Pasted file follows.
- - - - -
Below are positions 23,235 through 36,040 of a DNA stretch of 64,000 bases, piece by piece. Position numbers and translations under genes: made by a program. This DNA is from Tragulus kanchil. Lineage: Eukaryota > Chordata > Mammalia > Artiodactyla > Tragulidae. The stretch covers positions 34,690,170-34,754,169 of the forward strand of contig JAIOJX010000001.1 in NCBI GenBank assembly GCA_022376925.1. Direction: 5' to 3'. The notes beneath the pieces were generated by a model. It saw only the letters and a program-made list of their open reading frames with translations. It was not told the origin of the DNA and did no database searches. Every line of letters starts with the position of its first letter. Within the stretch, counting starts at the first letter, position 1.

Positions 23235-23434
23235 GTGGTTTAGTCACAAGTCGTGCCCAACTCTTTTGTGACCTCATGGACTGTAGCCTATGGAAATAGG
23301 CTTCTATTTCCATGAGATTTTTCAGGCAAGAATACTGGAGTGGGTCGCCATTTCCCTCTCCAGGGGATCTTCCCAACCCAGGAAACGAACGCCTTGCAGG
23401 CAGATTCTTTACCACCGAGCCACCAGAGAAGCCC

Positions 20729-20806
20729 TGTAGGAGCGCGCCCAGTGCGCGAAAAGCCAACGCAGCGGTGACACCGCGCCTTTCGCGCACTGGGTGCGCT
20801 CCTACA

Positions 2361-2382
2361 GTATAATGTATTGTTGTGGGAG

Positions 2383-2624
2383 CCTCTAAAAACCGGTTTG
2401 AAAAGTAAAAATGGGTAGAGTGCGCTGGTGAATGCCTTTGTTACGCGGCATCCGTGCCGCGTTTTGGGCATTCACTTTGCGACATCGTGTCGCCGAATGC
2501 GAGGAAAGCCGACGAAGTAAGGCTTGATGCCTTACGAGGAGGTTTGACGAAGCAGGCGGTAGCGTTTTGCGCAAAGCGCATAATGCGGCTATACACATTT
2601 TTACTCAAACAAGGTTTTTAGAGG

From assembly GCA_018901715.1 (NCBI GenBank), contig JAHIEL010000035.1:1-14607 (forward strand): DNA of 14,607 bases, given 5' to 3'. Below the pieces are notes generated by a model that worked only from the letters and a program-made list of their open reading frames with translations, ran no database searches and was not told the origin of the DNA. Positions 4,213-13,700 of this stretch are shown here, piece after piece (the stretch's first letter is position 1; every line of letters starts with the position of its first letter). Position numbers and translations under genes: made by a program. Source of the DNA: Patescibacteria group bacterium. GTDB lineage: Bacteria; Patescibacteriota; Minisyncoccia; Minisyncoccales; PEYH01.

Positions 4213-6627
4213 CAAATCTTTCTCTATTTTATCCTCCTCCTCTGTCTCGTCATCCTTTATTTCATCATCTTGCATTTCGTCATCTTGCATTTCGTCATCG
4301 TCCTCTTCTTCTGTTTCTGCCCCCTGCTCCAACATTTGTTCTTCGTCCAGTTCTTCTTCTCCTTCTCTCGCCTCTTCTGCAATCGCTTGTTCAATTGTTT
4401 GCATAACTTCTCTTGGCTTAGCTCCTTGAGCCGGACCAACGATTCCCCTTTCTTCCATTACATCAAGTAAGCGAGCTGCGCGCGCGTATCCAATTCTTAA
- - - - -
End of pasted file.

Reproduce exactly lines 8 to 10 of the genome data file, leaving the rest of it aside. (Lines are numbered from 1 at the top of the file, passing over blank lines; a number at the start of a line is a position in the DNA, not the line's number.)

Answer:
20801 CCTACA

Positions 2361-2382
2361 GTATAATGTATTGTTGTGGGAG